Facebook Advertising is fairly simple to get started with, and there’s a wealth of ways to fine-tune your advertising and maximize profits. We recommend reading The Beginner’s Guide to Facebook Advertising for an in-depth walkthrough on creating your own Facebook campaigns.
As we mentioned earlier, by placing more emphasis on engagement (and advertising), Facebook has made organic reach difficult for business pages.
However, Facebook groups have been gaining traction as an organic marketing strategy for small businesses. Groups are built around common interests or communities and create a place for people to engage with each other—or with their favorite brands.
A Facebook group isn’t likely to drive new customers, but it’s a great way to build relationships with people who have purchased from you or who are familiar with your brand. Many small businesses offer their Facebook group as an exclusive community for customers, where they can connect with likeminded people and access special content and promotions.
Think of this as ongoing marketing for your Etsy store. By engaging your customers even after they purchase, you make them more loyal to your brand and more likely to promote your brand to friends.
When planning a Facebook group, consider your customers’ interests and how they align with your product. For example, if you sell knitting patterns on Etsy, you could create a group for knitting enthusiasts to share projects and techniques. Weekly posts could promote a “project of the week,” and you could leverage Facebook Live events to teach knitting skills.
There’s no one right way to run a Facebook group, so get creative! The goal is to build something uniquely you, to generate a sense of connection with your brand.
Read this guide to learn how to use Facebook groups to grow your business and engage customers.
Etsy Marketing on Instagram
The visual and interactive nature of Instagram makes it an ideal social media platform for marketing Etsy products. More than that, it has an active community of shoppers. In fact, 60% of people discover new products on Instagram.
Getting started with Instagram marketing is easy. First, set up an Instagram business account. While you can use a personal account to market your Etsy store, a business account gives you access to analytics and features that you wouldn’t have with a personal account.
When creating your profile, you want to look as professional as possible. Use your store logo instead of a personal picture, and make sure your account description makes it clear what you sell. A verified badge is not necessary but can be a good trust signal.
Last but not least, you’ll need to link to your Etsy store in your bio. If you have a blog or independent ecommerce store or just want to highlight certain products, look into a “link in bio” tool. These tools essentially turn your Instagram bio link into a directory of all your important content.
Once you’re setup, it’s time to start creating content.
Create engaging organic content
When you post on Instagram, the goal is to engage your ideal buyers with eye-catching visuals, an authentic brand, and captions that promote interaction. Your images can get as creative or be as minimal as you want, so long as your content contributes towards a consistent brand aesthetic. This will help you establish your store in the minds of your followers and differentiate you from other content on the platform.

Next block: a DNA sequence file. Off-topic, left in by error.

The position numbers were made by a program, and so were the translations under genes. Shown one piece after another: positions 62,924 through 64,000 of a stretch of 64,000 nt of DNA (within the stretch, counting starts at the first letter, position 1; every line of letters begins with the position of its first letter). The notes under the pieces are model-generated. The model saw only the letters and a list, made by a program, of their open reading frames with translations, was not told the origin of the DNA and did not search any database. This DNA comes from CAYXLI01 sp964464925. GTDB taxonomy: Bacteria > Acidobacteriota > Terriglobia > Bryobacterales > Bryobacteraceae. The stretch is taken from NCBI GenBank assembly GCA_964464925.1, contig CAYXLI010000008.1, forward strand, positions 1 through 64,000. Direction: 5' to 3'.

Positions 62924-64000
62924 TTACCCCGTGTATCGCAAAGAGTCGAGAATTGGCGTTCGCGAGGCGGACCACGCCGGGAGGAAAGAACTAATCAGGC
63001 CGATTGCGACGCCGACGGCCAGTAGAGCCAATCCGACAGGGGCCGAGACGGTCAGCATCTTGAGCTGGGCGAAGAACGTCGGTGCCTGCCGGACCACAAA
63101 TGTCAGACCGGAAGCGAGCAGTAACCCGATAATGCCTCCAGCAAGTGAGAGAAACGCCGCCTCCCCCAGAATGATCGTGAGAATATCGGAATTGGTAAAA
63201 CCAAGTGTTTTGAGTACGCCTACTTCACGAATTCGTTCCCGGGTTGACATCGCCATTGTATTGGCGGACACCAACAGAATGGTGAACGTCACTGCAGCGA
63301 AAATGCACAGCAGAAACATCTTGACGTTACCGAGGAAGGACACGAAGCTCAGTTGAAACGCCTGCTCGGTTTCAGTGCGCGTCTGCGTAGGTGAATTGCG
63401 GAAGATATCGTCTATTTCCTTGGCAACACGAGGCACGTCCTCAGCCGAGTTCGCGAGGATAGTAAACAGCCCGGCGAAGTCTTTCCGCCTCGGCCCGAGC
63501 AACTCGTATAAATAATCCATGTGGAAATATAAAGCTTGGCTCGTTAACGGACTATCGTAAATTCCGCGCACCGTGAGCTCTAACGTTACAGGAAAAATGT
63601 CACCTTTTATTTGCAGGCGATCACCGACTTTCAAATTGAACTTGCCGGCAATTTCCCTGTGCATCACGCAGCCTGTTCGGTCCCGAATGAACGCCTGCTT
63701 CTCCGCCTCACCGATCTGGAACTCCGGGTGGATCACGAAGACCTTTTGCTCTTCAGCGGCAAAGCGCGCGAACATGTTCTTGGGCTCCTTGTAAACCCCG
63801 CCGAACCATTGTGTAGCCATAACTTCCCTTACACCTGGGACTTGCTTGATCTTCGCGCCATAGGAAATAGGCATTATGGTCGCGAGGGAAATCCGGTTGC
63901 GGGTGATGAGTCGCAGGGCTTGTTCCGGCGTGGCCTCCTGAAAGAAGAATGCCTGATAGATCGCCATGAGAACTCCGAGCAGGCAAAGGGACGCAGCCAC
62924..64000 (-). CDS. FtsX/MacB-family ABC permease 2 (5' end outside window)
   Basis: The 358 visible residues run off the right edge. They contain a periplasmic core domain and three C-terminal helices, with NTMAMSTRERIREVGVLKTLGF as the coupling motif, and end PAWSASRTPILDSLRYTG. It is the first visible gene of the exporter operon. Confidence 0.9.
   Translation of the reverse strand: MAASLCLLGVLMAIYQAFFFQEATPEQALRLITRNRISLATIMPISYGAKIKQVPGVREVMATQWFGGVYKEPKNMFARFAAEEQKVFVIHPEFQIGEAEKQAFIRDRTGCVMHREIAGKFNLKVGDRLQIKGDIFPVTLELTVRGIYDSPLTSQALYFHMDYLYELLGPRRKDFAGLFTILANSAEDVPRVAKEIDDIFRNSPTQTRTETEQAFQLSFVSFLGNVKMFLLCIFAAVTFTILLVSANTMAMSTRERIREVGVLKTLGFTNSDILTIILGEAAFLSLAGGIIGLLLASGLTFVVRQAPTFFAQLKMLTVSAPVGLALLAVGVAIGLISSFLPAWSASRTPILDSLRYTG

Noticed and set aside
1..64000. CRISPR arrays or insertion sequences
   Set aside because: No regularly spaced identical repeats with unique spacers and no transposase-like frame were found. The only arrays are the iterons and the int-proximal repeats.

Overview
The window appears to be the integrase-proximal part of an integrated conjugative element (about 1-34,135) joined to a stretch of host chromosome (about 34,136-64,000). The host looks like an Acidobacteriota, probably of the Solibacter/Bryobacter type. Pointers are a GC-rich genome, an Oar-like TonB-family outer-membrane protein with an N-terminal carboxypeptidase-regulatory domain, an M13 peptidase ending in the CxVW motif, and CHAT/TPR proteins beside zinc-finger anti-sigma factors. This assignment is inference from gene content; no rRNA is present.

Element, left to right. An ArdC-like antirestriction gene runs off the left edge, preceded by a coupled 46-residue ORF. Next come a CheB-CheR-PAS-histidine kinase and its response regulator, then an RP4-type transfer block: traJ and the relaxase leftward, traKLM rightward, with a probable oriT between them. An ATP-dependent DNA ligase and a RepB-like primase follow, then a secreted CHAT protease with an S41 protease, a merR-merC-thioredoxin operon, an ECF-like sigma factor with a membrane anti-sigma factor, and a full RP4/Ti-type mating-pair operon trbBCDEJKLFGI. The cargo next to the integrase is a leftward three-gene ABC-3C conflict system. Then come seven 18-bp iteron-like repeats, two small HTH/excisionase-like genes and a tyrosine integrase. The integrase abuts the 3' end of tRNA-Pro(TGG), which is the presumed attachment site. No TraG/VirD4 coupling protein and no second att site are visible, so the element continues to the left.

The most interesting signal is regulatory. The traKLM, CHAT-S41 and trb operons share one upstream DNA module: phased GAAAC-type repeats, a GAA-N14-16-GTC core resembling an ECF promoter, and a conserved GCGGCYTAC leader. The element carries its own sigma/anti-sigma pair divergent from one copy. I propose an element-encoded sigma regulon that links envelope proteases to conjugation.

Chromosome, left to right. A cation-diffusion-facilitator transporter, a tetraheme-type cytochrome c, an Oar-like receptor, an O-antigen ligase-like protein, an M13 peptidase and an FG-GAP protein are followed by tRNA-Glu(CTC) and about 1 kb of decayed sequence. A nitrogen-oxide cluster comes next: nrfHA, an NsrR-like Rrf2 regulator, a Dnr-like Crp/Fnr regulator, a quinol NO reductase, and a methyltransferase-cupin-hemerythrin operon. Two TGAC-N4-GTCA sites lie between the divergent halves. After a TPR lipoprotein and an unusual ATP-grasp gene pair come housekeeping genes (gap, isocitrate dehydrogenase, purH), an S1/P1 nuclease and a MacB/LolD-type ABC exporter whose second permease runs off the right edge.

But great content alone won’t get you followers. To make sure your Instagram content reaches the right eyes, you need to craft a hashtag strategy that helps you reach people who will be interested in your products.
Instagram users often follow hashtags that are relevant to their interests. If they follow a hashtag you use in a post, it can appear in their personal feed, even if the user doesn’t follow you. This makes hashtags essential to account discovery.
It’s well worth the time to dig into the science and strategy of hashtags on Instagram. We recommend reading The Ultimate Guide to Instagram Hashtags in 2020to get started.
Once you’ve attracted followers, you need to keep them engaged. Beautiful, eye-catching photos are a great start, but passive followers rarely become buyers—you want people to interact with your posts, not just admire them. There are a few key ways to do this.
- Write engaging captions. The goal here is to generate comments, discussion, and a sense of community around your brand. Ask for opinions on new projects or products. People always love to give their opinions on social media, and soliciting this feedback makes them feel like a small part of your process.
Post behind-the-scenes content, especially videos. It’s always fun to get a peek behind the curtain, and this will help people feel more connected to you and your store. This ability to connect is one of the perks of being a small, creative business—make the most of it!
Post your thoughts on topics related to your shoppers’ interests (bonus points if you include discussion questions). For example, if you sell products geared toward book lovers, post content about your favorite books. You’ll see more engagement if your posts aren’t always about your products.